If anyone, therefore, reads the Scriptures [i.e., the Old Testament] this way, he will find in them the Word concerning Christ, and a foreshadowing of the new calling. For Christ is the “treasure which was hid in the field” (Mt 13:44), that is, in this world – for "the field is the world" (Mt 13:38) – [a treasure] hidden in the Scriptures, for He was indicated by means of types and parables, which could not be understood by men prior to the consummation of those things which had been predicted, that is, the advent of the Lord. And therefore it was said to Daniel the Prophet, “Shut up the words, and seal the book, until the time of the consummation, until many learn and knowledge abounds. For, when the dispensation shall be accomplished, they shall know all these things” (Dan 12:4,7). And Jeremiah also says, “In the last days they shall understand these things” (Jer 23:20). For every prophecy, before its fulfillment, is nothing but an enigma and ambiguity to men; but when the time has arrived, and the prediction has come to pass, then it has an exact exposition [exegesis]. And for this reason, when at this present time the Law is read by the Jews, it is like a myth, for they do not possess the explanation [exegesis] of all things which pertain to the human advent of the Son of God; but when it is read by Christians, it is a treasure, hid in a field, but brought to light by the Cross of Christ, and explained, both enriching the understanding of men, and showing forth the wisdom of God, and making known His dispensations with regard to man, and prefiguring the Kingdom of Christ, and preaching in anticipation the good news of the inheritance of the holy Jerusalem, and proclaiming beforehand that the man who loves God shall advance so far as even to see God, and hear His Word, and be glorified, from hearing His speech, to such an extent, that others will not be able to behold his glorious countenance (cf. 2 Cor 3:7), as was said by Daniel, “Those who understand shall shine as the brightness of the firmament, and many of the righteous as the stars for ever and ever” (Dan 12:3). In this manner, then, I have shown it to be, if anyone read the Scriptures. (AH 4.26.1)One comes from reading the OSB knowing less about the dogma of the Holy Trinity than he did when he began. Indeed, what little the reader may have learned does not correspond to the Church's exacting Trinitarian language – and is therefore dangerous. What one has learned has exactly nothing to do with how the Church has historically defined the doctrine of the Trinity.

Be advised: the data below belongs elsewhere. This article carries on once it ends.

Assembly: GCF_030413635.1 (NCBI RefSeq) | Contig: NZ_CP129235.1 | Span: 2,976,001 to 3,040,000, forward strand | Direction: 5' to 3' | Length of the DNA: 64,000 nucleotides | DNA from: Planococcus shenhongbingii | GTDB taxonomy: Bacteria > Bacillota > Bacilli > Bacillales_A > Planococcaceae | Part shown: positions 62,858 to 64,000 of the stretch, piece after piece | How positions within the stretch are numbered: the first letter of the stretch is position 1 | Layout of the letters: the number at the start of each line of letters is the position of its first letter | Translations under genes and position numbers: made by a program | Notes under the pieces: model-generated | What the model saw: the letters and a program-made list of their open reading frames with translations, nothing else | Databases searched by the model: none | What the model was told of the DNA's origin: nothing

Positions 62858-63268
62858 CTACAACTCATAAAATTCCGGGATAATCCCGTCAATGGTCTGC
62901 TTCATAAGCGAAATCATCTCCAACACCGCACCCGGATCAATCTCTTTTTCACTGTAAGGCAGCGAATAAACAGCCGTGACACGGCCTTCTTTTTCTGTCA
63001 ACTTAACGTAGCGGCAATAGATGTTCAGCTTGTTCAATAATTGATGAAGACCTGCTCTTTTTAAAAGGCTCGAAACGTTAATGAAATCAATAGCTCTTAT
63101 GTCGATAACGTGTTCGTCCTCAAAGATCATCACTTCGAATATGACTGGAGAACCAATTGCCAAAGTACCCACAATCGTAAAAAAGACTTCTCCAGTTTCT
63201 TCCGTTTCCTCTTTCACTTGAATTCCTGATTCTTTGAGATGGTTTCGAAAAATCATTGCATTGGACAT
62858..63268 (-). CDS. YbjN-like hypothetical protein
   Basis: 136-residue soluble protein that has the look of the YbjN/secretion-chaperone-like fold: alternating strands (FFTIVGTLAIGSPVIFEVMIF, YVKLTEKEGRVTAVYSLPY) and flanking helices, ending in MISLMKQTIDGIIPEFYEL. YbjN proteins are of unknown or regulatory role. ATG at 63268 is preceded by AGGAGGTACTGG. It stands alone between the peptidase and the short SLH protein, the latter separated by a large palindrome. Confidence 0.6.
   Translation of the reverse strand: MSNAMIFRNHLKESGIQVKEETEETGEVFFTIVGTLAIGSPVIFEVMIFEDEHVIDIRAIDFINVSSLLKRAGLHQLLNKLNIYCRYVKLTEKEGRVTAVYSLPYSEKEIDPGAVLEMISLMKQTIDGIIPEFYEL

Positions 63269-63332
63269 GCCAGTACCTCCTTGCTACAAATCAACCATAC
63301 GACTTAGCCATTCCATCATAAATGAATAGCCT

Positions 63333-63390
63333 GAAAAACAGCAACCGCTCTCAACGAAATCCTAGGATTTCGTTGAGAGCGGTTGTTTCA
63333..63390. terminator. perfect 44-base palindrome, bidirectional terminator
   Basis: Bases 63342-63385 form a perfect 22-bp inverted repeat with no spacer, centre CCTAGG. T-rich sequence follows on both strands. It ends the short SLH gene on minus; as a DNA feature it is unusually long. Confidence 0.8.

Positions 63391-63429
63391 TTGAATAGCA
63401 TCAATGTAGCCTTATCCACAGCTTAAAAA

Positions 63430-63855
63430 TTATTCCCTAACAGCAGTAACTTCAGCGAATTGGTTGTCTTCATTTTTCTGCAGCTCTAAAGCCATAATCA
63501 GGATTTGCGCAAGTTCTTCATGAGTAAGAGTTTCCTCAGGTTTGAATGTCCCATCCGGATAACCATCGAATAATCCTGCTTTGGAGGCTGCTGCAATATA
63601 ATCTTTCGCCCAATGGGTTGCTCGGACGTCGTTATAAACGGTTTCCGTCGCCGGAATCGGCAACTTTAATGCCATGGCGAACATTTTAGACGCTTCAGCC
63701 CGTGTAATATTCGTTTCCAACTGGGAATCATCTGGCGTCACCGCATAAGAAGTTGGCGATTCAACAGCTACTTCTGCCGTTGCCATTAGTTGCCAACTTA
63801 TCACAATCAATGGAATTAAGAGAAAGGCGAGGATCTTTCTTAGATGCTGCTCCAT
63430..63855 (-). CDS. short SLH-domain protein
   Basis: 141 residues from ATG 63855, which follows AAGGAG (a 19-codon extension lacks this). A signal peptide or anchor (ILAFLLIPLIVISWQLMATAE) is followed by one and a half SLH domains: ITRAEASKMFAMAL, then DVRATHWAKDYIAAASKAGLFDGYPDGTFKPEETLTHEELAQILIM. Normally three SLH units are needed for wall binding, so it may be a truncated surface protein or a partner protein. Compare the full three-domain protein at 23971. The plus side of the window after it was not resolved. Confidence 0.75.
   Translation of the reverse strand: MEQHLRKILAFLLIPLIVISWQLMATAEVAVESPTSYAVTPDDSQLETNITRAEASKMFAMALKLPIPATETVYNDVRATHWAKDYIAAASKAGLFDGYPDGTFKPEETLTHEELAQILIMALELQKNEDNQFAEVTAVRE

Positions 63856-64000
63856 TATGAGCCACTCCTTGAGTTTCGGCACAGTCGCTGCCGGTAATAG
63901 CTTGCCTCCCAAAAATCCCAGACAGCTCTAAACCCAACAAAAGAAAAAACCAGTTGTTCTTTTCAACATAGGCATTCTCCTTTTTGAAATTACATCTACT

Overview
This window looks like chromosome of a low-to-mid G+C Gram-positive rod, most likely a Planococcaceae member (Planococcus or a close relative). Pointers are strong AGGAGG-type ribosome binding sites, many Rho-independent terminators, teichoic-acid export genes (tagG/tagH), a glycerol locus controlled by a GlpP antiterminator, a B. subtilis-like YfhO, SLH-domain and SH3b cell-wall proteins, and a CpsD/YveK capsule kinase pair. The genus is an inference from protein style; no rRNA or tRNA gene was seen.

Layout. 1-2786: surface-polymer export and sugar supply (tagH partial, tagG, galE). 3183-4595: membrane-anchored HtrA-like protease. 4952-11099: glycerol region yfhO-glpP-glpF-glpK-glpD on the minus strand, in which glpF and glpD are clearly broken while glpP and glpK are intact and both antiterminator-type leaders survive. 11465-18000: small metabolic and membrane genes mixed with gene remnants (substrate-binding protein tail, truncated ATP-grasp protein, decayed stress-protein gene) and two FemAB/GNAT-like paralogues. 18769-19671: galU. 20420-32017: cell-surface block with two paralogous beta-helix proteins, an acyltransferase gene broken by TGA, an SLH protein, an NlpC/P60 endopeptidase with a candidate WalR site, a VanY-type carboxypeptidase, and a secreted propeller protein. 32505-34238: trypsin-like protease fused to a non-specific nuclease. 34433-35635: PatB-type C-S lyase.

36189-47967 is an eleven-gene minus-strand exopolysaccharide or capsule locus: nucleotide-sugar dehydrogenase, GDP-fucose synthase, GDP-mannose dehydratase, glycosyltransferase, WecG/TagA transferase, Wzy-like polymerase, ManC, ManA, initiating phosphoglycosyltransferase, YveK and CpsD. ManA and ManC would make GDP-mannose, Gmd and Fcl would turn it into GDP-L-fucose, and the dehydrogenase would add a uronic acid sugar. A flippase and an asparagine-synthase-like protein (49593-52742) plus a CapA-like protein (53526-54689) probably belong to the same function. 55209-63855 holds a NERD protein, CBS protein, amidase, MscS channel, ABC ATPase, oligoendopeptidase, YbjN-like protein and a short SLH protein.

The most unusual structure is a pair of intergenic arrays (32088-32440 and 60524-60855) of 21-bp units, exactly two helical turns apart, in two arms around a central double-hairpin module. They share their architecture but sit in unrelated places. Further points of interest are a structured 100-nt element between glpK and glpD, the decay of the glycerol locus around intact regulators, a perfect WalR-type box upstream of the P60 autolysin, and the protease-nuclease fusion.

Bearing all this in mind should help explain why I reject the argument that the OSB, for all its failings, is somehow better than nothing.